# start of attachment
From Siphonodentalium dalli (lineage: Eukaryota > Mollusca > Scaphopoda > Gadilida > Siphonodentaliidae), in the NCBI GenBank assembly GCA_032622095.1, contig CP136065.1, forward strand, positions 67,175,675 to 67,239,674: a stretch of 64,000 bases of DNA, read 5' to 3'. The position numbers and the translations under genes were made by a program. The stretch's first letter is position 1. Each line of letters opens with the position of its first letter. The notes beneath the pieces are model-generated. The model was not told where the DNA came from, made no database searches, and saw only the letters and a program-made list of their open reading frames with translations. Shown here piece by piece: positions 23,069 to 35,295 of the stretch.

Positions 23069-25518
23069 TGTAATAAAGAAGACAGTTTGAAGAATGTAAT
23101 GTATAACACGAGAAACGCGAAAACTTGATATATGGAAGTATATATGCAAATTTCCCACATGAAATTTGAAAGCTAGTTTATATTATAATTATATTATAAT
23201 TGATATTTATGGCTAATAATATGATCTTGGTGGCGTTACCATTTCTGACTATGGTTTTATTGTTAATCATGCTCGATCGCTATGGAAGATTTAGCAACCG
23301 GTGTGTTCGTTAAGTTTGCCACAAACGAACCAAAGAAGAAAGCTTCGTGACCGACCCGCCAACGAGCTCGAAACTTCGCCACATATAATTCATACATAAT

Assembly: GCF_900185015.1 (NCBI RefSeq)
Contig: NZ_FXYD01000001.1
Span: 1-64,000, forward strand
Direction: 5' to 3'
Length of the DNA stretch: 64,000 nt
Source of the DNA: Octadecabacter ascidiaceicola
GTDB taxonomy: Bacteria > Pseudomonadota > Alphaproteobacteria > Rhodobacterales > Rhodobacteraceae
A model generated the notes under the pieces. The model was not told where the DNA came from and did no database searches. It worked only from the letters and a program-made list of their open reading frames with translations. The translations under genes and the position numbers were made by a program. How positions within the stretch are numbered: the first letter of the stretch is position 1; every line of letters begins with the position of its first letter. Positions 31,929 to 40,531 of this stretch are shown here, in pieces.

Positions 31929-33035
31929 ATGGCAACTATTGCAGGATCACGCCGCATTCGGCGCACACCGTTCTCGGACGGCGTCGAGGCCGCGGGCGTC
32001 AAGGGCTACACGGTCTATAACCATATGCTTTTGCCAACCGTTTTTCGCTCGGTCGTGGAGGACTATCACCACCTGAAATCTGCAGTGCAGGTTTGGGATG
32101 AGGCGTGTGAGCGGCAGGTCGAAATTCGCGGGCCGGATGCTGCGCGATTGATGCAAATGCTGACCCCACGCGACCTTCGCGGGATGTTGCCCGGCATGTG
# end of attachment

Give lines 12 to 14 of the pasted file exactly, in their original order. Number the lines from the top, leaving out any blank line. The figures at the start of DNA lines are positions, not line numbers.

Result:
Source of the DNA: Octadecabacter ascidiaceicola
GTDB taxonomy: Bacteria > Pseudomonadota > Alphaproteobacteria > Rhodobacterales > Rhodobacteraceae
A model generated the notes under the pieces. The model was not told where the DNA came from and did no database searches. It worked only from the letters and a program-made list of their open reading frames with translations. The translations under genes and the position numbers were made by a program. How positions within the stretch are numbered: the first letter of the stretch is position 1; every line of letters begins with the position of its first letter. Positions 31,929 to 40,531 of this stretch are shown here, in pieces.